Blinco Street House / Philip Stejskal Architecture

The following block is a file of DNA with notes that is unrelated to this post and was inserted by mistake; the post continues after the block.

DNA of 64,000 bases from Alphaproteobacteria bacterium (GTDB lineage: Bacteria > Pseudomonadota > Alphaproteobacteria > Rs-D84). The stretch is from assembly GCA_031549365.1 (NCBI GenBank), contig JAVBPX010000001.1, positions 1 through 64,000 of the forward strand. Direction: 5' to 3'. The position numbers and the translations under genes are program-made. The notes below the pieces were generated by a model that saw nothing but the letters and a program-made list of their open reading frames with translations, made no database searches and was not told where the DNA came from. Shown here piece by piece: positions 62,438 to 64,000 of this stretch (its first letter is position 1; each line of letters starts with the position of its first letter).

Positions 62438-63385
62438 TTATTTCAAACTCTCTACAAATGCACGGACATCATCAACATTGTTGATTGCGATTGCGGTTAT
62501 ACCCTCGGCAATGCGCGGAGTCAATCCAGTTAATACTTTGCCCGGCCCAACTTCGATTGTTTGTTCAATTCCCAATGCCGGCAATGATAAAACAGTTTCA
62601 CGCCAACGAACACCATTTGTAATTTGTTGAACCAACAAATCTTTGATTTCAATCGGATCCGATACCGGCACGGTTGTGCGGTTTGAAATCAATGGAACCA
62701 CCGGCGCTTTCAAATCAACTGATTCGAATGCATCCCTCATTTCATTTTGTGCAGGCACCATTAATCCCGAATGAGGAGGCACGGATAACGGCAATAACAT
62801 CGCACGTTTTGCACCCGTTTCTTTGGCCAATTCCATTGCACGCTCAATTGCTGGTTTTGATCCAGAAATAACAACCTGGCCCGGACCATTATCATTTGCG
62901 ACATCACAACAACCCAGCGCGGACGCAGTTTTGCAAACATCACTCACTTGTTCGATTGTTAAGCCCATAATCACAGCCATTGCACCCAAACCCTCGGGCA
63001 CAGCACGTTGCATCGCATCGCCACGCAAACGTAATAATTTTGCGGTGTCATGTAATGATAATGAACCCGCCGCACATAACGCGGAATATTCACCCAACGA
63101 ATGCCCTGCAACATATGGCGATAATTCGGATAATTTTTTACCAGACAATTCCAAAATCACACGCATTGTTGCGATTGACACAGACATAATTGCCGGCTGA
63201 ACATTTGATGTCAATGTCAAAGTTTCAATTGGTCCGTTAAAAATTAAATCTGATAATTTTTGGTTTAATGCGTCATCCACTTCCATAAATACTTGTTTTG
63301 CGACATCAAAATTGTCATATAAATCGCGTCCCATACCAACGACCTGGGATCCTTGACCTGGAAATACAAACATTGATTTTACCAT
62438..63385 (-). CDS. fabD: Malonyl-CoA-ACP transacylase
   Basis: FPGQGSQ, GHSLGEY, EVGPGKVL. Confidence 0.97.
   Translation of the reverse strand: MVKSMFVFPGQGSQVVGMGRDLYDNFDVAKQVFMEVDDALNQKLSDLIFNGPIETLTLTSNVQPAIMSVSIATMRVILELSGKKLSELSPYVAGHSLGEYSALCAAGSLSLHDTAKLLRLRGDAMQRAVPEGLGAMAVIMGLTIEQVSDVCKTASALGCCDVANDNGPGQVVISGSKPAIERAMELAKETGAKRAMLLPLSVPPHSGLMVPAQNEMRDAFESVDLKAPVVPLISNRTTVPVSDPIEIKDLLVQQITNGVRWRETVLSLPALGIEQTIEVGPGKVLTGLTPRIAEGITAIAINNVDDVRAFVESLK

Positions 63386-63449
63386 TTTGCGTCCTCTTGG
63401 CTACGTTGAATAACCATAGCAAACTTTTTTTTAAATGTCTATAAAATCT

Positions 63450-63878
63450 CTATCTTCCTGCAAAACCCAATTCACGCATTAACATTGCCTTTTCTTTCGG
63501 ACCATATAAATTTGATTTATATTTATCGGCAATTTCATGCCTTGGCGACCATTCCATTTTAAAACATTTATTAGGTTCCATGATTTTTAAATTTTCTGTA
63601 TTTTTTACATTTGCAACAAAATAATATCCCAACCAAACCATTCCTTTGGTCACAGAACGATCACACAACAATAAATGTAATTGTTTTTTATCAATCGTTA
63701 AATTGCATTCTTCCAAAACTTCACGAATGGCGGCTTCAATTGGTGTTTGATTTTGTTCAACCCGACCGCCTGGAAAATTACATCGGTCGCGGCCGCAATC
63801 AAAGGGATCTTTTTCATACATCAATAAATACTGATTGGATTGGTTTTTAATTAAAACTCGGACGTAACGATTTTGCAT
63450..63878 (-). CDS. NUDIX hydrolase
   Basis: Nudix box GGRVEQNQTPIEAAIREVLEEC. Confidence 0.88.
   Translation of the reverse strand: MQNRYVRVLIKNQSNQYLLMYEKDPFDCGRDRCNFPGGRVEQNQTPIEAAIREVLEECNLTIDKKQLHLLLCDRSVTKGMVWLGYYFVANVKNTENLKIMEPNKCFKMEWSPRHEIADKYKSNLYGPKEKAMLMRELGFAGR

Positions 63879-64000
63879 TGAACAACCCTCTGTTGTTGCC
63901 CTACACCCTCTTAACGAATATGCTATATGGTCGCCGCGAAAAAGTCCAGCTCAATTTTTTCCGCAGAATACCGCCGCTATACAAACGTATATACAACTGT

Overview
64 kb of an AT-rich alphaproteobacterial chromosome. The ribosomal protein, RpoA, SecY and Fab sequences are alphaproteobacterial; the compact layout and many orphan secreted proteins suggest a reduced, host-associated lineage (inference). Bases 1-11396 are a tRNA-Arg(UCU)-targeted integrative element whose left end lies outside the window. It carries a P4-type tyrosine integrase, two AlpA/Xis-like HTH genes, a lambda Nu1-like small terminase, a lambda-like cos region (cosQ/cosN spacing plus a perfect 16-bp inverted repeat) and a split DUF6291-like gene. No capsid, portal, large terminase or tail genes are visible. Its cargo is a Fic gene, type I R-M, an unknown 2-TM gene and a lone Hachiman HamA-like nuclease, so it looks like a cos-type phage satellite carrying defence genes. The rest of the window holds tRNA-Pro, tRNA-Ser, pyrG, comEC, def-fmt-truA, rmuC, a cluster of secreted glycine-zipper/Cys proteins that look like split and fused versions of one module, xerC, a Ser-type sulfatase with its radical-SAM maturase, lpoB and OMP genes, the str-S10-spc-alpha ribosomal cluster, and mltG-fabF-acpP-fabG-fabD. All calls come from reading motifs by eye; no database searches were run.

first_img “COPY” Projects Houses Blinco Street House / Philip Stejskal ArchitectureSave this projectSaveBlinco Street House / Philip Stejskal ArchitectureSave this picture!© Bo Wong+ 60Curated by Fernanda Castro Share 2017 Manufacturers: Austral Bricks, LysaghtSave this picture!© Bo WongRecommended ProductsCeramicsApariciPorcelain Tiles – TangoDoorsStudcoAccess Panels – AccessDorDoorsRabel Aluminium SystemsMinimal Sliding Door – Rabel 62 Slim Super ThermalWindowsOTTOSTUMM | MOGSWindow Systems – BronzoFinestra B40Text description provided by the architects. Our client was a single FIFO worker at the start of the project, who wanted a laid-back and robust sanctuary back home. He would arrive by car from the airport after a month off-shore and wanted the house to be instrumental in readjusting his mindset back into an on-shore, city-based existence for the ensuing month. The home needed to allow a gradual adjustment. Nothing too abrupt. Connection with Fremantle, but also plenty of privacy and dimly lit space to enjoy solitude. A place that was gentle on the senses, yet also engaging. Together with the client, we devised an entrance sequence to perform the initial reset. CopyHouses•Fremantle, Australia “COPY” Architects: Philip Stejskal Architecture Area Area of this architecture project Save this picture!© Bo WongFrom the garage, entry is via a back gate, which provides access to a protected porch with lush potted vegetation. From here a solid front door with a high light window. Pass through this into a narrow space with brick floor and walls, dark stained plywood cabinetry and a pond visible through a frameless glass door. A compressive and contemplative space. A right turn leads into a circular space with a low ceiling: the library, which doubles as circulation nexus. From here go straight ahead into the living room; turn right for the spiral stairwell; left for the kitchen; or hook right for the toilet.Save this picture!© Bo WongSave this picture!Sectional PerspectiveSave this picture!© Bo WongA place to re-orientate and also to remember. The final stop before passing through deep thresholds to parts of the house where local living can begin. The kitchen, still dimly lit and cross-ventilated through louvers from the pond, is a galley and becomes a built-in dining booth at the northern end. The dining room shares a single story volume with the kitchen, which gives way to a double height volume passing East towards the living room. The living room is where the solitude of the ground floor encounters the cheer of a brighter and more outward looking on the first floor, via a double height volume.Save this picture!© Bo WongSave this picture!Ground Floor PlanSave this picture!© Bo WongThis transition is less gradual in the spiral staircase, where black-stained treads switch to lime-washed ones just below the first-floor landing. Lime-washed timbers and white walls predominate on the first floor, which is brightened by many windows and a double-glazed skylight over the corridor. Doors are frameless and skirting boards integrated. The focus is downwards and outwards. To the North, a full-width operable lattice screen provides sun protection and privacy for both levels of the house.Save this picture!© Bo WongSave this picture!Exploded AxonometricSave this picture!© Bo WongThe screen is made of Hardie Lattice, an economical off-the-shelf product appropriated to painted Duragal frames on simple pin hinges and rod stays. They, along with abundant quantities of face brick, painted concrete floors, integrated glazed brick splashbacks and plywood lend the home a rudimentary and relaxed feel. The client wanted to kick off his shoes, walk in off the beach, have his friends over without worrying too much. The surfaces have been designed with this in mind, as robust and hardy finishes.Save this picture!© Bo WongProject gallerySee allShow lessRed Wall Café / B336 Design GroupSelected ProjectsShangjia Maker Space II / HUA ArchitectsSelected Projects Share ShareFacebookTwitterPinterestWhatsappMailOr Clipboardcenter_img Australia Blinco Street House / Philip Stejskal Architecture ShareFacebookTwitterPinterestWhatsappMailOr Clipboard CopyAbout this officePhilip Stejskal ArchitectureOfficeFollowProductsSteelConcreteBrick#TagsProjectsBuilt ProjectsSelected ProjectsResidential ArchitectureHousesFremantleAustraliaPublished on November 14, 2018Cite: “Blinco Street House / Philip Stejskal Architecture” 13 Nov 2018. ArchDaily. Accessed 11 Jun 2021. ISSN 0719-8884Browse the CatalogShowerhansgroheShowers – RainfinityGlass3MGlass Finish – FASARA™ GeometricPartitionsSkyfoldVertically Folding Operable Walls – Zenith® Premium SeriesMetal PanelsTECU®Copper Surface – Patina_VariationsBeams / PillarsLunawoodThermowood Frames and BearersMembranesEffisusFaçade Fire Weatherproofing Solutions in Design District Project LondonSkylightsVELUX CommercialModular Skylight Ridgelight in Office BuildingSwitchesJUNGLight Switch – LS PlusCurtain WallsRabel Aluminium SystemsSpider System – Rabel 15000 Super ThermalWindowspanoramah!®ah! Soft CloseWoodAustralian Sustainable Hardwoods (ASH)American Oak by ASHChairs / StoolsOKHADining Chair – BarnettMore products »Save想阅读文章的中文版本吗?Blinco 街区渐适性住宅 / Philip Stejskal Architecture是否翻译成中文现有为你所在地区特制的网站?想浏览ArchDaily中国吗?Take me there »✖You’ve started following your first account!Did you know?You’ll now receive updates based on what you follow! Personalize your stream and start following your favorite authors, offices and users.Go to my stream Year:  Area:  220 m² Year Completion year of this architecture project Photographs Photographs:  Bo Wong Manufacturers Brands with products used in this architecture project ArchDailylast_img read more